The conflict has been characterized by some as class warfare, and a pro-establishment group known as the Yellow Shirts has demanded that authorities crack down on the demonstrators — even implying they might take matters into their own hands.

"The government has the responsibility to protect the people, but instead shows its weakness and inability to enforce the law," Suriyasai Katasila, a leader of the Yellow Shirts, said Monday.

The Yellow Shirts, formally known as the People's Alliance for Democracy, in 2008 took over the prime minister's office for three months and Bangkok's two airports for a week to try to force two pro-Thaksin prime ministers from office. Their self-appointed mission is to keep Thaksin from returning to power.

Many Red Shirt supporters around and outside the capital tried Monday to prevent police reinforcements from moving into Bangkok.

In at least six places around the country, Red Shirt supporters scattered nails along roads, set up checkpoints and searched vans and buses for police officers headed to the capital.

Some police heading to Bangkok were forced to return to their bases, while police in the central province of Phitsanulok, impatient after a five-hour standoff with the Red Shirts, broke through a cordon of protesters who hurled rocks and wooden sticks at them, Thai media reported.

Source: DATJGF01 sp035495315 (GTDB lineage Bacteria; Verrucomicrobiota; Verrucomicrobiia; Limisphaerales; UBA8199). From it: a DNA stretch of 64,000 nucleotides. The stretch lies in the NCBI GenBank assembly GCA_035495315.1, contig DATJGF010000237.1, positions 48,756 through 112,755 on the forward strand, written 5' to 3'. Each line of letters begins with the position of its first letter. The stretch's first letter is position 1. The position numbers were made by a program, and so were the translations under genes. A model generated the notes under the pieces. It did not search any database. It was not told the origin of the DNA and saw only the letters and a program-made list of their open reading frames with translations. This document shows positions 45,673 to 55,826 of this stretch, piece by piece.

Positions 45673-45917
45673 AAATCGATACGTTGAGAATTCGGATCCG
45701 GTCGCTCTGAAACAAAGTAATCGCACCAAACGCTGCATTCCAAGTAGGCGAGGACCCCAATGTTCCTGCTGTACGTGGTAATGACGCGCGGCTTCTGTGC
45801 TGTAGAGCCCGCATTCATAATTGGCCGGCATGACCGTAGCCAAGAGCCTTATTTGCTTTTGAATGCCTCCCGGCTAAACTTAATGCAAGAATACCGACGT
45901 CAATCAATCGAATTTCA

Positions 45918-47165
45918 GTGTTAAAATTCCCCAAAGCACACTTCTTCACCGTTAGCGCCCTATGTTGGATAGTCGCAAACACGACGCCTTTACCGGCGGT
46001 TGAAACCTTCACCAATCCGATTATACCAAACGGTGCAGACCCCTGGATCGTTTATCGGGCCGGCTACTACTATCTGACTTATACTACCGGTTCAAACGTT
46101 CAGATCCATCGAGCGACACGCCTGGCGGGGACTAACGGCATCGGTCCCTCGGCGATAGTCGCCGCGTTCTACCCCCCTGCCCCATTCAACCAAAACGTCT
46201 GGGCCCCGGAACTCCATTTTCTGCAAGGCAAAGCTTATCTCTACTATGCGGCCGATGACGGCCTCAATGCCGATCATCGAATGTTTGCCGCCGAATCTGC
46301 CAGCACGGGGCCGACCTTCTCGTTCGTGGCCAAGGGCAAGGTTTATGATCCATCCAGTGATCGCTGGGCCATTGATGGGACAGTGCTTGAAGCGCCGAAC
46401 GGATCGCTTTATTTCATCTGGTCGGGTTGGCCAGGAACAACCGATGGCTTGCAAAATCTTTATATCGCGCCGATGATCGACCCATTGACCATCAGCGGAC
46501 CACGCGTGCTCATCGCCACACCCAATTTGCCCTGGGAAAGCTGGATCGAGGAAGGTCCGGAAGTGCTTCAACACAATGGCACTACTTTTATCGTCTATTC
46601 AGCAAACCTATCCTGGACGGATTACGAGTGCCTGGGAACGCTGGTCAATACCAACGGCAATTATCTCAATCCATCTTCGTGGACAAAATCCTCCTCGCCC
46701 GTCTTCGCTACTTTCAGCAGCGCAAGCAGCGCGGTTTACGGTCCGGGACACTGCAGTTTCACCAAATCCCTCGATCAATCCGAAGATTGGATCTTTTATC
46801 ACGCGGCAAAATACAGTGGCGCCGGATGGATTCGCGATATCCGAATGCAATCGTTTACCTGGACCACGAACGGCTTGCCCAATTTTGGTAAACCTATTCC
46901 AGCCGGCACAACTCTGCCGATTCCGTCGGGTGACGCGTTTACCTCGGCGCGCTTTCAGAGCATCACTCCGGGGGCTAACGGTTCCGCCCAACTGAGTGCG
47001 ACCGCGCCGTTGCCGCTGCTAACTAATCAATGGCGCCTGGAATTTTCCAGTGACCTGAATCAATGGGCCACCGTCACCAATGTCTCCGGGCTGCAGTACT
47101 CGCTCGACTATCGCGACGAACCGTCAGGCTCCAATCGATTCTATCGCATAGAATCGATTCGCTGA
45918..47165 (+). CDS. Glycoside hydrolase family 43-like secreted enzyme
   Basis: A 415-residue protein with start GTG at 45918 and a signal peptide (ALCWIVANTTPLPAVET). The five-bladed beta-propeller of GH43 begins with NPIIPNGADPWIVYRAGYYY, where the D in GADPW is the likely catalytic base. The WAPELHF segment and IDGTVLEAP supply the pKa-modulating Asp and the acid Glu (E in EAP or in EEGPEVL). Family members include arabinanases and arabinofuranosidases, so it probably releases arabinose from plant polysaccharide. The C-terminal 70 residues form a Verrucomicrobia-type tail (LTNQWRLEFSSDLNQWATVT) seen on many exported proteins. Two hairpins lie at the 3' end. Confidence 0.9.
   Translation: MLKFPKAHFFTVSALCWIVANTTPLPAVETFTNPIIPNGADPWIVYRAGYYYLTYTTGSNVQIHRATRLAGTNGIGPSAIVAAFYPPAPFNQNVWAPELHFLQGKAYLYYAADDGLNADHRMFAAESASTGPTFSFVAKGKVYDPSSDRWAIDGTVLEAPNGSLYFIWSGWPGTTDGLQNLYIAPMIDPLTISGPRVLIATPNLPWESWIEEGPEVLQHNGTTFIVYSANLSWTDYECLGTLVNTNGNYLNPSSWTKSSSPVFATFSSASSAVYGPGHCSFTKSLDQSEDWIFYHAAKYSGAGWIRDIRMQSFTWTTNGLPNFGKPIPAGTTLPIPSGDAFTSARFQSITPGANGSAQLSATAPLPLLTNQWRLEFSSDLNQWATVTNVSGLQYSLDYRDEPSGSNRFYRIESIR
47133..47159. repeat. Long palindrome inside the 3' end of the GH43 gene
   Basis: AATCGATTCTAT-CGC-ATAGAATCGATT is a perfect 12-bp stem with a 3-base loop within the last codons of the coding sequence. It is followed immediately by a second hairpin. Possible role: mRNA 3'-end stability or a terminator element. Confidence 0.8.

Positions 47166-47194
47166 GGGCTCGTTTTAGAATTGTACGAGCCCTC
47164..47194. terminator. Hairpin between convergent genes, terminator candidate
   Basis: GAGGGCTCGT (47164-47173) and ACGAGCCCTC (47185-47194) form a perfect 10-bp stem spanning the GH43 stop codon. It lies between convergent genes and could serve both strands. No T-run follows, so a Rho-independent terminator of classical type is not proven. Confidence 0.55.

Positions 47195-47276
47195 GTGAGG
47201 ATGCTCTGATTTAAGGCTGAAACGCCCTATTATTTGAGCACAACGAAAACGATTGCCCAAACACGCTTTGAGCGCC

While there was no violence in the central Bangkok shopping area where protesters remained camped for a 24th day, an explosion injured eight people late Sunday near the home of former Prime Minister Banharn Silapa-archa, who is allied with the ruling coalition.

Thaksin, who fled Thailand ahead of a conviction on corruption charges, said Monday that he is in contact with the protesters and defended their cause.

"We just fight for democracy. Let them fight for democracy and justice," he said in Montenegro, one of several countries that have offered him passports, generally in return for investments by the telecommunications billionaire. His appearance belied rumors in Bangkok that he was dead or critically ill.

The government appears to have left itself few immediate ways out of the crisis.

Over the weekend, Prime Minister Abhisit rejected a softened deadline for Parliament's dissolution by the Red Shirts, dashing hopes for a peaceful end to the standoff. He said the priority is stopping "terrorists" whom the government hold responsible for violence associated with the protesters.

There remains the possibility that the courts could force a resolution. The Election Commission has ruled that Abhisit's Democrat Party violated the electoral law in two 2005 cases, and it could be dissolved if the Constitutional Court concurs it is guilty. One of the two cases was submitted to the court on Monday.


Associated Press writers Predrag Milic in Podgorica, Montenegro, and Ravi Nessman and Thanyarat Doksone in Bangkok contributed to this report.